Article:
A Lot or a Little?
What you will—and won't—find in this TV show.
The show intends to entertain rather than to educate, but viewers are exposed to some traditional martial arts.
The show celebrates friendship, determination, and inner strength, demonstrating how each of these qualities plays a role in the characters’ becoming ninjas. The heroes must learn to work together to defeat their enemies.
Positive Role Models
Mike, Owen, and Amanda accept the duty of being nameless heroes, saving people from harm without receiving recognition for their work. They work hard at perfecting their ninja skills and at working as a team. Amanda is a strong female character who goes against the social flow and follows her heart into her friendship with Mike and Owen.
Violence & Scariness
The story centers on two teens who use their ninja skills to take down criminals in their town, so every episode has plenty of martial arts-style fighting and use of traditional weapons like nunchucks. Injuries are rare.
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Sex, Romance & Nudity
Occasional references -- like a teen teasing his friends about having “special magazines” hidden under his bed and references to Mike's crush on Amanda.
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No cursing, but some language like “stupid.”
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Parents Need to Know
Parents need to know that this show's high-flying martial-arts action is sure to be a hit, particularly with boys. Violence is kept to a minimum, as all of the physical exchanges are obviously choreographed and never lead to injuries. The acting is a little cheesy, and the premise is hokey, but it will find a niche among 6- to 8-year-olds who aren't yet aware of these pitfalls. On the plus side, there are some sweet messages about finding inner strength and relying on friends, and there's something to be said for the show's references to the fact that heroes can be found in unlikely places.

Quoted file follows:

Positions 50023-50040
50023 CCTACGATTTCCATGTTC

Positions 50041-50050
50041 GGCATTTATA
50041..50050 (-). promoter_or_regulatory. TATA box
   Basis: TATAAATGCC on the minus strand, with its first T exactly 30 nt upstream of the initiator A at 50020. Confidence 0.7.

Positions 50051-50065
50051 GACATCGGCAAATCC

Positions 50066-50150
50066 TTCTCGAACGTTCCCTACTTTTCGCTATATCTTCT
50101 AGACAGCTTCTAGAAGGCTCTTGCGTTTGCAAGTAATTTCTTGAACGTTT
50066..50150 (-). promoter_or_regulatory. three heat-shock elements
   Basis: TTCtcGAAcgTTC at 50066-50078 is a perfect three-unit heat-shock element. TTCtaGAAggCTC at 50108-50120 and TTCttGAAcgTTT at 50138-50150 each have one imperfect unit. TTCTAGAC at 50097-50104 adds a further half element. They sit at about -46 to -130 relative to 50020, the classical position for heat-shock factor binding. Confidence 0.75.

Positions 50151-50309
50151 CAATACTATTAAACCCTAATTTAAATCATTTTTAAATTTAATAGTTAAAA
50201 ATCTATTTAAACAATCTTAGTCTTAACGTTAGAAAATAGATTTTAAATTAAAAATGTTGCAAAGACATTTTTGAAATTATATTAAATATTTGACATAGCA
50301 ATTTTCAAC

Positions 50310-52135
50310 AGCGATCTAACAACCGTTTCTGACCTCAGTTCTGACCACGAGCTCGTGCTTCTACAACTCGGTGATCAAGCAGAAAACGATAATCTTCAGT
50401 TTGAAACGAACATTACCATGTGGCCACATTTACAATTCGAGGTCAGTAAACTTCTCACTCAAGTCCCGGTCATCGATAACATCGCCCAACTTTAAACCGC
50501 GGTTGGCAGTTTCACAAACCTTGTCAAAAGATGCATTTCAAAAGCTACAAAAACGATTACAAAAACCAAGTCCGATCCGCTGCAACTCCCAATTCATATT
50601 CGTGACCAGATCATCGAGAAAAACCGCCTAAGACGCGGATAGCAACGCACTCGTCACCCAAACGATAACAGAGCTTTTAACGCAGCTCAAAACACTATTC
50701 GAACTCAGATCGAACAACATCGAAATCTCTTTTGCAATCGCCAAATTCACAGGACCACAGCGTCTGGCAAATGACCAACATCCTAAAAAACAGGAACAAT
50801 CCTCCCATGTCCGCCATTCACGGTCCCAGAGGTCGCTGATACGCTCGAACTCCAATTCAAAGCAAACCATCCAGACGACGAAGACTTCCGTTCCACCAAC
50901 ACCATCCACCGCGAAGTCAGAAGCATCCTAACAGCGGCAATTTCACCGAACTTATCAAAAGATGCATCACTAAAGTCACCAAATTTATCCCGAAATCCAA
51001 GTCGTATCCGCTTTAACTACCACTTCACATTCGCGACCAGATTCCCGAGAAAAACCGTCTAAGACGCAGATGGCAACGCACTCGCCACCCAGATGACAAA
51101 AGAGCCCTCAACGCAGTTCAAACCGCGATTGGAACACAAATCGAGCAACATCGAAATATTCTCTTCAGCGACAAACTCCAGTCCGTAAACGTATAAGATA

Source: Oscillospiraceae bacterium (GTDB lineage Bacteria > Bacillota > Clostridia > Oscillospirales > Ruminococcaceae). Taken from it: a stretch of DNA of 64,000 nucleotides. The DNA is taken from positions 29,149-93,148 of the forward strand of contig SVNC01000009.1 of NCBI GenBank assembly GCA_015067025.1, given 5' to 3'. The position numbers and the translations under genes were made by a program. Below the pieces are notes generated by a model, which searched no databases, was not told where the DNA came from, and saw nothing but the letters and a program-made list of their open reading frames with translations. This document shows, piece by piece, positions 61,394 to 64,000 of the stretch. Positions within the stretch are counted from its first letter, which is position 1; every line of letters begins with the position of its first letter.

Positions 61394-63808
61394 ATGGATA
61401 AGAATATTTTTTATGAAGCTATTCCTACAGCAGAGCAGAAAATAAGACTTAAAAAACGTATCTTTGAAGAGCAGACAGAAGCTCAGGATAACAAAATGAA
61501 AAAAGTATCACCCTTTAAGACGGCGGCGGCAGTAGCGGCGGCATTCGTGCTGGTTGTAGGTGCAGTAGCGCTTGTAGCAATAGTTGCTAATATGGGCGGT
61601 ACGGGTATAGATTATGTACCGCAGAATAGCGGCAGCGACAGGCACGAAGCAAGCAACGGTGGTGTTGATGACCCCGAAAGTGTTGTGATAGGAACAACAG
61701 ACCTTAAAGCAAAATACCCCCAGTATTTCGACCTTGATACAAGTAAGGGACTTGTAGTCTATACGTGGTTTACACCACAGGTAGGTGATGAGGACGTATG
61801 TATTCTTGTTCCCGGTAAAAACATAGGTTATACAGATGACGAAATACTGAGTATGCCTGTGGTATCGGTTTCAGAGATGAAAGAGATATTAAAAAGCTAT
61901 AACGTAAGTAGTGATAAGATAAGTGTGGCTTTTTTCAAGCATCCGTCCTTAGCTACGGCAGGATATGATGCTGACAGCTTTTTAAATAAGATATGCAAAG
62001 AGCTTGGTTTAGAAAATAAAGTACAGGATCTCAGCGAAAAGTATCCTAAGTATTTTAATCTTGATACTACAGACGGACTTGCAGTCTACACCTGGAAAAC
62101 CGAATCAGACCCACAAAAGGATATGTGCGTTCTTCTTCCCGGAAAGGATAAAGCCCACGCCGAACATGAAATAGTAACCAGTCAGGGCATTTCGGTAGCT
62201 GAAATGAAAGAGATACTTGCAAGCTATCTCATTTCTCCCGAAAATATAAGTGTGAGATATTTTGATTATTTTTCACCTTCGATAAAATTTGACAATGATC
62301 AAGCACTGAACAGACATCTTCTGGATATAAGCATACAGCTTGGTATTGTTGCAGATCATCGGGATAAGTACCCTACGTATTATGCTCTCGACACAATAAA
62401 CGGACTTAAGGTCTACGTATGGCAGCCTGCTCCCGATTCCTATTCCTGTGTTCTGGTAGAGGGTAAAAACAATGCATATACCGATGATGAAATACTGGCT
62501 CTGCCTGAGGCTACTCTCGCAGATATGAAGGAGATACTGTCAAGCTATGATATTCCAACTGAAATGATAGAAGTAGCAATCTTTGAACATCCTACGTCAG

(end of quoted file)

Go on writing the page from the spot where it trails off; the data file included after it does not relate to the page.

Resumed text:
Is It Any Good?
SUPAH NINJAS is a fast-paced show that inspires viewers to believe in the existence of heroes in the most unlikely places. Just as class outcast Mike discovers the inner strength he needs to assume his new role, parents can help kids begin to understand their own personal talents and how those gifts can be used to help others. Another bonus to the series is the well-rounded female lead role of Amanda, who's said to be a popularity queen but then follows her own heart and chooses to be friends with social fringe dwellers Mike and Owen.
Although the show's plot is rooted in martial arts and physical exchanges between the heroes and a rotating cast of bad guys are common, parents don't really need to worry about the content having a negative impact on young viewers. Even kids will be able to see that these battles are in fact a series of choreographed moves from truly skilled actors, and the fact that no one is ever the worse for wear greatly helps tone down the impact of the violence. All of that said, the show isn't likely to strike a chord with more worldly tweens, who may be turned off by the fairly cheesy acting.
Did we miss something on diversity?
Research shows a connection between kids' healthy self-esteem and positive portrayals in media. That's why we've added a new "Diverse Representations" section to our reviews that will be rolling out on an ongoing basis. You can help us help kids by suggesting a diversity update.